Imagine this; things are getting heated between you and your partner/s and you are all ready to take the next step forward and engage in sexual intimacy. But before you take the big leap, you need to first consider the impacts of the intimacy and the term ‘safe sex’. Safe sex ensures you and your partner/s stay protected from sexually transmitted infections and makes the experience more enjoyable for all parties. Sexual health checks, knowledge on sexually transmitted diseases, use of PrEP, and staying protected are some steps to ensure that you have safe sex.
Safe sex is referred to as having sexual contact with your partner to prevent spread of any sexually transmitted diseases that could affect you or your partner. PrEP prescription adherence protects you from HIV but not other STI. Safe sex might not be 100 per cent effective again preventing such instances, however a checklist can be followed, which not only keeps everyone around you safe and healthy but also makes the experience enjoyable.
Let’s jump right into the checklist to explore the things you need to know about safe sex.
It is crucial to the talk with your partner about safe sex. Having a chat is key that ensures both parties are on the same page when things get hot and heavy. Talk about when to have sex, PrEP adherence and sexually transmitted infections. You can ask your partner about their recent health checks or a sexual health check for any recent STI. The use of PrEP should also be discussed.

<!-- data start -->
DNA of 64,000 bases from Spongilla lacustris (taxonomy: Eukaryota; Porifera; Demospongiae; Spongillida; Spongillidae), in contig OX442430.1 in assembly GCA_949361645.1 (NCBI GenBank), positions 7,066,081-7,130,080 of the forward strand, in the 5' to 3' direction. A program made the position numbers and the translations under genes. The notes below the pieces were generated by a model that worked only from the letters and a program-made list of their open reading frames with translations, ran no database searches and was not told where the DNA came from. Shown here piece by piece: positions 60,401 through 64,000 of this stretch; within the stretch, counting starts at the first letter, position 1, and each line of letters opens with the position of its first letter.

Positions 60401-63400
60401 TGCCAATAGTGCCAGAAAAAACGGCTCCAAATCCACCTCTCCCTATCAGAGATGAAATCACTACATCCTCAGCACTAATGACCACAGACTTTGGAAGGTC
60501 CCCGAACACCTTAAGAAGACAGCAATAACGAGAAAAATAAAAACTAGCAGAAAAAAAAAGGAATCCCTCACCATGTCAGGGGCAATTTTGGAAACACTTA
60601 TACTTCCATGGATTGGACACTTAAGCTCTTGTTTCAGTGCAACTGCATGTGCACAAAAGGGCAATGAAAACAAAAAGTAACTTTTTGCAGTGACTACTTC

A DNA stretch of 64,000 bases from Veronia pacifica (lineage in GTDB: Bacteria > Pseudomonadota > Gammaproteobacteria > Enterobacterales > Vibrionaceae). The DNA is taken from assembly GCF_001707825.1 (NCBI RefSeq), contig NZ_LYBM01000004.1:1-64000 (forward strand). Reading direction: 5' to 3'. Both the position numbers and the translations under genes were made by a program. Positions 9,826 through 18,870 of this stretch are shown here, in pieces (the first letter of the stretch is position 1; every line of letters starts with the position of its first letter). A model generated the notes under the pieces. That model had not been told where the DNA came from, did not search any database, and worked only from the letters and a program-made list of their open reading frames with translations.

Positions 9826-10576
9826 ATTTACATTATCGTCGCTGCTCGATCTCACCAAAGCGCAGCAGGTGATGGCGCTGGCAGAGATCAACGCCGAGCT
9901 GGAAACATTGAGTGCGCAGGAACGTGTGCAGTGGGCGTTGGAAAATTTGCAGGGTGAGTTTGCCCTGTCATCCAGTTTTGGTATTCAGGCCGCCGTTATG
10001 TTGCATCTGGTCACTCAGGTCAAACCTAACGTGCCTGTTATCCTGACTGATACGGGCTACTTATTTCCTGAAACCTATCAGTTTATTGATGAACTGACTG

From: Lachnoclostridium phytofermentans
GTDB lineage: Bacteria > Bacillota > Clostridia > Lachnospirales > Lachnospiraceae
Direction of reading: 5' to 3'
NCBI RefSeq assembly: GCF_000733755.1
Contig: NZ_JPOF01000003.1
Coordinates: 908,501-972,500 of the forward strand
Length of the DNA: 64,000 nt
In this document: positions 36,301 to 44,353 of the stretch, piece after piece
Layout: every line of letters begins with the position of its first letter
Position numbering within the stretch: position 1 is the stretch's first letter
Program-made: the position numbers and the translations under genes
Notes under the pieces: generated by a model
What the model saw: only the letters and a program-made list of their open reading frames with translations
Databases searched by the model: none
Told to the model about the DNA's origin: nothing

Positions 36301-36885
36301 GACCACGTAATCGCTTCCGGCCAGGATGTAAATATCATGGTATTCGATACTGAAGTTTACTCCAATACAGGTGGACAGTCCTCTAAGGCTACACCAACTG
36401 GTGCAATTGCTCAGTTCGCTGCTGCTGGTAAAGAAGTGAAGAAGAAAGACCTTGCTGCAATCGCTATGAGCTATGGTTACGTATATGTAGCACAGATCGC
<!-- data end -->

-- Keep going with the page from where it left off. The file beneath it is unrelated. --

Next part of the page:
A mutual agreement between both partners is essential before proceeding with sexual intimacy. It is good to talk not only before, but also during sex to know whether both parties are comfortable with the actions taking place. It is important to always respect change of mind or unwillingness as it is essential to always have proper consent before starting or continuing sexual intimacy.
Check for cuts or sores around the lips, near the mouth or genital areas and avoid oral sex for protection against STIs. Even a sore throat infection can pass during the act. Visiting a sexual health clinic for an STI test each year or at the start of a new relationship can help you understand your health status.
Barrier methods of using a condom with a lubricant significantly reduces the chances of acquiring an HIV infection. Pre-exposure prophylaxis (PrEP) is also an option for HIV negative people who are frequently on the risk of an HIV infection. Subscribe to PrEP today!